Source: ICI Saskatchewan

In late May, B.C. lawyer Breen Ouellette came out with allegations of Indigenous girls being forced by social workers to receive intrauterine devices, or IUDs. According to Ouellette, children younger than 10 were not only made to get the procedure, but weren’t even given medical followup. This practice violates not only B.C. and Canadian law, but also numerous international human rights codes. 

As shocking as these allegations are, they’re far from an isolated case. Forced and coerced birth control and sterilization have been a widespread issue for Indigenous women in Canada for decades. In fact, the National Inquiry into Missing and Murdered Indigenous Women and Girls (MMIWG) devoted an entire section to forced sterilizations in its final report. 

Throughout the 20th century, governments on both the provincial and federal level pursued an active policy of eugenics. The federal government administered experimental birth control to Indigenous women before it was approved for general use. Alberta and B.C. enacted laws such as the Sexual Sterilization Act—the shared name of acts the provinces passed in 1928 and 1933, respectively—which allowed the government to sterilize people they deemed “mentally defective” or unfit to raise children. Although these laws didn’t explicitly target indigenous people, First Nations, Inuit, and Métis women were all disproportionately targeted. From the period of 1966 to 1970 alone, more than 1,000 Indigenous women were sterilized by government doctors. Between 1971 and 1974 federal hospitals in Ontario, the Northwest Territories, Yukon, Manitoba, Saskatchewan and Alberta sterilized 580 women—95 per cent of whom were Indigenous. These rates were particularly grotesque in northern communities. In 1976, anywhere between 25 to 30 per cent of Indigenous women aged 30 to 50 were sterilized in some areas of what is now Nunavut. In the Inuit community of Naujaat, nearly 50 per cent of women in this age range were sterilized. 

These laws were eventually repealed in the 1970s. However, the issue wasn’t put to an end. While the government is no longer openly promoting these practices, they never stopped, and allegations persist well into the current day.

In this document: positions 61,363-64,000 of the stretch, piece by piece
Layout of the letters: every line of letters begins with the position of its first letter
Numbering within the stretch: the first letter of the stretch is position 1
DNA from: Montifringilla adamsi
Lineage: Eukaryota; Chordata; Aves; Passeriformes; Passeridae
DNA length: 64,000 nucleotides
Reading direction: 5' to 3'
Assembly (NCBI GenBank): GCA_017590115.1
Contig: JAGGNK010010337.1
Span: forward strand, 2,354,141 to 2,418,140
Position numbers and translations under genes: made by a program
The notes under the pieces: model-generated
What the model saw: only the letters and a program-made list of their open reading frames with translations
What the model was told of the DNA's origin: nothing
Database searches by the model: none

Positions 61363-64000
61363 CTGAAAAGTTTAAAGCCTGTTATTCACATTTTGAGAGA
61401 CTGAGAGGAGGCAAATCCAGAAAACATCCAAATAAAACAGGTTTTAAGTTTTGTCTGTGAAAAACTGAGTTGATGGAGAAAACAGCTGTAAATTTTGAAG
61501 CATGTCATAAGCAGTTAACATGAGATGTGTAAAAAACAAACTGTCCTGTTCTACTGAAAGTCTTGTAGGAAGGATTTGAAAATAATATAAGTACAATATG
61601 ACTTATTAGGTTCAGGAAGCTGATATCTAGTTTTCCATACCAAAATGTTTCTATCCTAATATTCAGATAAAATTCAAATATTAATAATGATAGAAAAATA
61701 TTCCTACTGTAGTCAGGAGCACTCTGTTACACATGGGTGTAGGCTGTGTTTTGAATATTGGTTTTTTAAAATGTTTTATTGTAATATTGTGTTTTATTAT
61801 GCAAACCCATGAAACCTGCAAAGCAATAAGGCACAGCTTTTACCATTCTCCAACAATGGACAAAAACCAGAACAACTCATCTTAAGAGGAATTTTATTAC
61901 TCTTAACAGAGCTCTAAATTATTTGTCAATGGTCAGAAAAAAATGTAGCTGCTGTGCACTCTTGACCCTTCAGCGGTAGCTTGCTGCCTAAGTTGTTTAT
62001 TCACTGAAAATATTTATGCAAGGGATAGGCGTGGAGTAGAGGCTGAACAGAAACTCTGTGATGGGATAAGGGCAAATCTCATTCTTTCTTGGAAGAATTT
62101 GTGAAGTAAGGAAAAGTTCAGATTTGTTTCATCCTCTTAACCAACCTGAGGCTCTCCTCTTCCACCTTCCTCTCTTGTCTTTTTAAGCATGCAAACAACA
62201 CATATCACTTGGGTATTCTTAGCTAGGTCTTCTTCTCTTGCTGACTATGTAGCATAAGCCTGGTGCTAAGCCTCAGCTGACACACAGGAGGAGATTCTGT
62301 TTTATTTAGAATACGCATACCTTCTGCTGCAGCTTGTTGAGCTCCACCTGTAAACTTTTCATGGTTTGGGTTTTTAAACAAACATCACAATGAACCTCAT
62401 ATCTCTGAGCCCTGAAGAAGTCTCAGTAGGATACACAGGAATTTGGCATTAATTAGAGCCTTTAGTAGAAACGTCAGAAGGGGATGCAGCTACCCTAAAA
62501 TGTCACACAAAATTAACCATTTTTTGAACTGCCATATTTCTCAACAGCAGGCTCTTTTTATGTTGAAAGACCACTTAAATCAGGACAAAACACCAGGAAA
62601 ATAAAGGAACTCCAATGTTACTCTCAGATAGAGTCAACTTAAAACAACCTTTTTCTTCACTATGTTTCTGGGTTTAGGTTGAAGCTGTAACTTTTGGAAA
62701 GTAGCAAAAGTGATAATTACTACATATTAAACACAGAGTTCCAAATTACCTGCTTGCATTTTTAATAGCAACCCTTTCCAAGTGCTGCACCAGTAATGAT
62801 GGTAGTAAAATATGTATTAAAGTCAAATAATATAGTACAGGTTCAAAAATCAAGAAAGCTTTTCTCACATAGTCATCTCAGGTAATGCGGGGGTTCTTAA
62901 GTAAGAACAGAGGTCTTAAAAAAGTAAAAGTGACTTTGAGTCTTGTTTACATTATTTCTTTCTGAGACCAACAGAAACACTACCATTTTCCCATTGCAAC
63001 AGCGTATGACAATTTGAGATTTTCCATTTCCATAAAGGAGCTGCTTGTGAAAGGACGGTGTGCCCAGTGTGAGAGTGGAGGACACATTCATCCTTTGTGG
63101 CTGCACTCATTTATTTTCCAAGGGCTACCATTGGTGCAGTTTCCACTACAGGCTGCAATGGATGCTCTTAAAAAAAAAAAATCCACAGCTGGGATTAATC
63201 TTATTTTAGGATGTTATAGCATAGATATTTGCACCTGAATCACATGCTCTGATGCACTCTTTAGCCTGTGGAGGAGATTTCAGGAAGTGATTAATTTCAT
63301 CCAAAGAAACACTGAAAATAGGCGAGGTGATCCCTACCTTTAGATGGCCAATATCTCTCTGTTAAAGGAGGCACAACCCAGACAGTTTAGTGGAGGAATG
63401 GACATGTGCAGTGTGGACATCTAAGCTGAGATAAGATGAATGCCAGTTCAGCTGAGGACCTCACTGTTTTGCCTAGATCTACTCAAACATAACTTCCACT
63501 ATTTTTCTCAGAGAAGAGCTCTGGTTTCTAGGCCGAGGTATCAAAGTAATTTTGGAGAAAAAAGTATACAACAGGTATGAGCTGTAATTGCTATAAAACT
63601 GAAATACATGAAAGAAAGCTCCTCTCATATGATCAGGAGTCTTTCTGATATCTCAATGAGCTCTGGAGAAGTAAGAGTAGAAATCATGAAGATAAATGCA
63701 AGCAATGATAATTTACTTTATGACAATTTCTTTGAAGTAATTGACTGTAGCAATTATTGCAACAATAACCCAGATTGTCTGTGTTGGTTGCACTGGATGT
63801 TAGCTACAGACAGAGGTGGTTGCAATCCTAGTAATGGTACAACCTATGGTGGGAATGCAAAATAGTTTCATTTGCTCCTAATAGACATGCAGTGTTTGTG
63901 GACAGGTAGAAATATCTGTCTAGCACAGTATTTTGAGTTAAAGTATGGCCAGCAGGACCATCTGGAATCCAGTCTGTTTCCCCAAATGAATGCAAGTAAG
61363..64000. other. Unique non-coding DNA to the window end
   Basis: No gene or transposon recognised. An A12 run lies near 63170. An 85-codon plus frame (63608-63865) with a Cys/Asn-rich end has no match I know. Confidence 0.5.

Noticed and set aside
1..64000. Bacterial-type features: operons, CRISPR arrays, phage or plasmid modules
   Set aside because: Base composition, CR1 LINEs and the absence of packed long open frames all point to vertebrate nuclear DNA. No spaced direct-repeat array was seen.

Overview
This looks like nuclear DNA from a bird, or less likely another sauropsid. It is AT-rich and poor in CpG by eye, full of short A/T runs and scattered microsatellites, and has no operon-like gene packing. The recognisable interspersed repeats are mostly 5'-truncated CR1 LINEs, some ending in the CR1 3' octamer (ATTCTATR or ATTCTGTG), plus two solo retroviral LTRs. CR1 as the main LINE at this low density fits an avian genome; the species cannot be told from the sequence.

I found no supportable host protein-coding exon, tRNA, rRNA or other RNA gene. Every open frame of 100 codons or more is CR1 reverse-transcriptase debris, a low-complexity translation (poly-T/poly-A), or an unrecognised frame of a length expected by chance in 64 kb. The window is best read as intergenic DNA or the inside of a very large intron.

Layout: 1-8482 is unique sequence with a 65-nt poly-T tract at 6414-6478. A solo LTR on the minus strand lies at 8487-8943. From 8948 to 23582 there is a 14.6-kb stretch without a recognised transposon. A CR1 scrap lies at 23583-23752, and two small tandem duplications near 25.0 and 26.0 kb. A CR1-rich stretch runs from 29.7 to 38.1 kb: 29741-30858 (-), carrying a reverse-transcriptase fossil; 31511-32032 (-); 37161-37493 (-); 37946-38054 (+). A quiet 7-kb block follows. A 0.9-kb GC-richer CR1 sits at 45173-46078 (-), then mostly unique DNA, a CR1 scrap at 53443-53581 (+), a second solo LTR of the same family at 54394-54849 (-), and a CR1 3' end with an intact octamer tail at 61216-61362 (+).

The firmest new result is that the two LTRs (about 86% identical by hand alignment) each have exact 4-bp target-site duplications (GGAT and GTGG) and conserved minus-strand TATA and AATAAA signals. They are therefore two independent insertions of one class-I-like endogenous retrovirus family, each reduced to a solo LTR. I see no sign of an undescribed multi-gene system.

An ongoing class-action lawsuit based in Saskatchewan, alleging cases of forced or coerced sterilization as recently as 2018, has been signed on by 100 different (mostly Indigenous) women. The document details a long list of cases where women were given tubal ligations without informed or free consent. In some cases, Indigenous women were pushed into signing consent forms while laying on an operating table or right in the middle of labour. Some Indigenous women have been separated from their newborn babies or told they would not be allowed to leave until they agreed to be sterilized. In other cases, they were physically forced into surgery by doctors while begging against it. 

Prime Minister Justin Trudeau, in typical fashion, has acknowledged these cases, but hasn’t actually done anything about it. The federal government has not put forward any concrete plans to stop future sterilizations, compensate victims, or even start a comprehensive investigation into the full scope of the crisis. They have even outright refused to make coerced sterilization explicitly illegal! The Liberals have nothing to offer Indigenous people but empty platitudes.

Government actions like the National Inquiry into MMIWG—as well-intentioned as many of its participants certainly are—have functioned as little more than a way for the Canadian government to save face in light of its role in enacting violence against Indigenous women. Ouellette himself resigned from the inquiry back in 2018 (making him the 24th official at the time to do so), citing both federal interference and pointing out that they didn’t have enough money, time, or power to do their job. He stated at the time, “I cannot remain part of a process which is speeding toward failure.” 

Given their clear unwillingness to find a solution, the Canadian government shouldn’t be trusted to do so. The very state that started this violence against Indigenous women isn’t going to be the one that ends it, since its interests in removing Indigenous people as an obstacle to exploiting the land remains the same. The genocidal practices of the Canadian government have not stopped, but have merely changed form. The barbaric treatment of Indigenous women is one of the clearest expressions of this fact. The only way to truly put an end to racism is to abolish the current system that encourages racism. Reconciliation is impossible under a government that continues to treat Indigenous people like animals. The only way forward is to overthrow capitalism in its entirety.